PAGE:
Who Can Bring a Wrongful Death Claim after a Kentucky Car Crash?

Every day, there are fatalities from serious car accidents caused by the negligence of other drivers. When a loved one has died in a car crash, it may be possible to bring a wrongful death claim depending on the circumstances.

Kentucky has enacted a wrongful death statute, which defines wrongful death as a death caused by the negligent or wrongful acts of another  (see Kentucky Statutes § 411.130 et seq.). Different types of behavior may form the basis for a wrongful death action, such as unintentional acts that are reckless or negligent or intentional acts like an assault. In a car accident, a person may be responsible for the death he caused when he passed another vehicle in an unsafe manner and caused a head-on collision with a car traveling in the opposite direction. A driver engaging in aggressive behaviors during a road rage event also may be held liable for the death of an innocent victim.

In order to bring a wrongful death action in Kentucky, the probate court must designate one person as the personal representative of the deceased’s estate. That representative may then bring a civil case to recover damages from the wrongdoer. Any money recovered through the wrongful death action is distributed to the estate and certain relatives of the deceased. Any compensation received is divided as follows:

  • The estate is entitled to funds to cover the costs of the funeral and burial, as well as the expenses incurred as part of maintaining the wrongful death action; and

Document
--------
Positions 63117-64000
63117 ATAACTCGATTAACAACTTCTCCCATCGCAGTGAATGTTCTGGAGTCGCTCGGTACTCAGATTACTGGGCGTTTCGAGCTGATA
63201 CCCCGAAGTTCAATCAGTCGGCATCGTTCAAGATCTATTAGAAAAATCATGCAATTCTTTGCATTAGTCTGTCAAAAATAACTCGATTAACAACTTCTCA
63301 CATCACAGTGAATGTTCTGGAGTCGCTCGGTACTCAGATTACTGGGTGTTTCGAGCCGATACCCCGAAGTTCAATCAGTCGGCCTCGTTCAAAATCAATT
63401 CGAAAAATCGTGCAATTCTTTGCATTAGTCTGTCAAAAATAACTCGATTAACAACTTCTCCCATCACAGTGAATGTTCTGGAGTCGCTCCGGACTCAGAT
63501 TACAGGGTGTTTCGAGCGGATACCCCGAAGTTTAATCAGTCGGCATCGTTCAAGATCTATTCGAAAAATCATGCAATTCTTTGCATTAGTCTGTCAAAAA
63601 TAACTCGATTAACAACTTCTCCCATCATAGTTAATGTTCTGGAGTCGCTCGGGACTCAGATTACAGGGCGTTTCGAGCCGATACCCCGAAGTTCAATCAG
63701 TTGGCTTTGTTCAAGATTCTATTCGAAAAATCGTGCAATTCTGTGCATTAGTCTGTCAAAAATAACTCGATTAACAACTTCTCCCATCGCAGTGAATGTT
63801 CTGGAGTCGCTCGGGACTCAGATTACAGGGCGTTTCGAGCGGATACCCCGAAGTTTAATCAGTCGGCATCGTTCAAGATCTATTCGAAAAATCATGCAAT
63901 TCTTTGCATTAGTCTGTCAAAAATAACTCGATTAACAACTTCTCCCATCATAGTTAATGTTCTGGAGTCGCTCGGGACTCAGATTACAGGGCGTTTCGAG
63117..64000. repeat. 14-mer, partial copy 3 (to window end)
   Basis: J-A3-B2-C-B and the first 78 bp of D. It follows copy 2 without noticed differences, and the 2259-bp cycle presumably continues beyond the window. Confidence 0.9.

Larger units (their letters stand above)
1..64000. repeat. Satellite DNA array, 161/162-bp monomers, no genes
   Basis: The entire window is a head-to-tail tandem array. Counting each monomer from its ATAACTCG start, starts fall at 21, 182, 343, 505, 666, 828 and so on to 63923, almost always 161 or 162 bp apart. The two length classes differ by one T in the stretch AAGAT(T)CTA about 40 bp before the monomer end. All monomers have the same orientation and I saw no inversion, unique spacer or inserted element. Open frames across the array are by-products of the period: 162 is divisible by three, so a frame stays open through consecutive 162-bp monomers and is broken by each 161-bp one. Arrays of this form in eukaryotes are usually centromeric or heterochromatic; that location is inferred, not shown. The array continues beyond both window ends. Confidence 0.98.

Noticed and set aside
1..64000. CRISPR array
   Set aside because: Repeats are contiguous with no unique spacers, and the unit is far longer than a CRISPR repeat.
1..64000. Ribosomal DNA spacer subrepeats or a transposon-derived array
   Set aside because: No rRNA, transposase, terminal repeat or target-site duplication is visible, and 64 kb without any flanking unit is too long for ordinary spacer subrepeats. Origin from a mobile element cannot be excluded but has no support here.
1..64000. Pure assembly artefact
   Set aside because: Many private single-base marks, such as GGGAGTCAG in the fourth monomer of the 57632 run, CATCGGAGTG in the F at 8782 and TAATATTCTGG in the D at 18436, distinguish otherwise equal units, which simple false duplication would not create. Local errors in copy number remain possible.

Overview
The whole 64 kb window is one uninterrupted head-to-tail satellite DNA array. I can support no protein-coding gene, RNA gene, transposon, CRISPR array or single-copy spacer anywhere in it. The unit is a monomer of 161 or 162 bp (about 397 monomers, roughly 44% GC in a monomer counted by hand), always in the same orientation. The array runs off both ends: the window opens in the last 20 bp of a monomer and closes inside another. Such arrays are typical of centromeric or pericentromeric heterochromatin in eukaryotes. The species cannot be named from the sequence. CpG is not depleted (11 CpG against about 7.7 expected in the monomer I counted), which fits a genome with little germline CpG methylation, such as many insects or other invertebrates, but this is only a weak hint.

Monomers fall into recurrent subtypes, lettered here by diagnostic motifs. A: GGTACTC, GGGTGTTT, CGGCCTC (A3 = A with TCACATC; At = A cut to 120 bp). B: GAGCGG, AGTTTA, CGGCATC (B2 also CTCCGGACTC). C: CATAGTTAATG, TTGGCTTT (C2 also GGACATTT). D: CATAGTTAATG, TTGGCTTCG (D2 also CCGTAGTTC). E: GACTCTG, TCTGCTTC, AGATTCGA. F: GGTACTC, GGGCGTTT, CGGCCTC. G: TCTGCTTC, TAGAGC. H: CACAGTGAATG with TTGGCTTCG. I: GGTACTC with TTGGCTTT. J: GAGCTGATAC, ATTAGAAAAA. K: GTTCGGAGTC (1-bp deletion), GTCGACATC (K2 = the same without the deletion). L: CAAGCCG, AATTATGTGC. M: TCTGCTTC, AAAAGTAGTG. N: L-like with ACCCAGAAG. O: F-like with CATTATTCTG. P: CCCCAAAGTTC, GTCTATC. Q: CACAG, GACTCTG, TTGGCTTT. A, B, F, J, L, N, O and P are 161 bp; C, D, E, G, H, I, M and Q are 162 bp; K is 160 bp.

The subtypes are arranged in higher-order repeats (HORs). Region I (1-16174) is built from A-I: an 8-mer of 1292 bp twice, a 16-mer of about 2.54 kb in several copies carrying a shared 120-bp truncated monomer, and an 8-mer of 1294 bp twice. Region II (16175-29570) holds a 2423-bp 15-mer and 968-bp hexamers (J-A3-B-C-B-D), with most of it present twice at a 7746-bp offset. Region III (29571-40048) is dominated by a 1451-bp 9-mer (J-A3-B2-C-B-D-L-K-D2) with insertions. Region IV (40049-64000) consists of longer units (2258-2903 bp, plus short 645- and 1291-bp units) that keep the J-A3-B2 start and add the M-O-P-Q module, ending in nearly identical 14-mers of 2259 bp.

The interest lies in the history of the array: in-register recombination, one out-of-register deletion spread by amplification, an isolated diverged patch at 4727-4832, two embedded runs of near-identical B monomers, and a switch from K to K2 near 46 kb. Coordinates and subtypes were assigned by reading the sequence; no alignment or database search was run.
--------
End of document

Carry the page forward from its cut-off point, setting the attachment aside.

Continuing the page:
• Surviving family members of the deceased will get the balance of the compensation awarded in the wrongful death case, whether through a settlement or a jury award.  The money awarded is intended to compensate close relatives for the loss relating to the death of the victim, including support of his family, as well as companionship, care, and guidance.

Under Kentucky law, there is a specified order of family members who may receive the proceeds of a wrongful death action, which is established by statute. This order, moving down through priority levels, is:

  • The surviving spouse, if there were no surviving children, will receive the entire award;
  • An equal split between a surviving spouse and surviving children;
  • A distribution to the surviving children if there is no surviving spouse;
  • The payment of the award to the parent(s) of the deceased if there is no surviving spouse or children; and
  • If there are no surviving spouse, children, or parents, the damages award is paid into the estate and passes pursuant to the deceased’s will. If there is no will, then the money will be distributed according to the heirs established under Kentucky law.

Unlike some other states, Kentucky does provide for the award of punitive damages if the person’s death was the result of gross negligence or an intentional act. These damages are distinct because they are intended as a punitive measure, as opposed to compensation for actual economic and noneconomic losses.

There is a one-year time limit to bring a wrongful death action. This statute of limitations starts to run on the day that the victim died as a result of the negligent, reckless, or intentional acts of the wrongdoer, so it is critical to seek legal assistance as soon as possible.

Murphy & Associates, PLC Helps Families after a Tragic Crash

Losing a loved one in a horrific car accident means that life forever will be altered for the surviving family members. Although money will not erase the loss, it will provide the financial support that the family needs as it begins the process of moving forward. The compassionate and knowledgeable Kentucky Personal Injury Attorneys at Murphy & Associates, PLC are committed to getting the best results possible for surviving family members. To schedule a free case evaluation, please call us at (502) 473-6464.

2018-08-21T20:44:50+00:00August 21st, 2018|Blog|0 Comments

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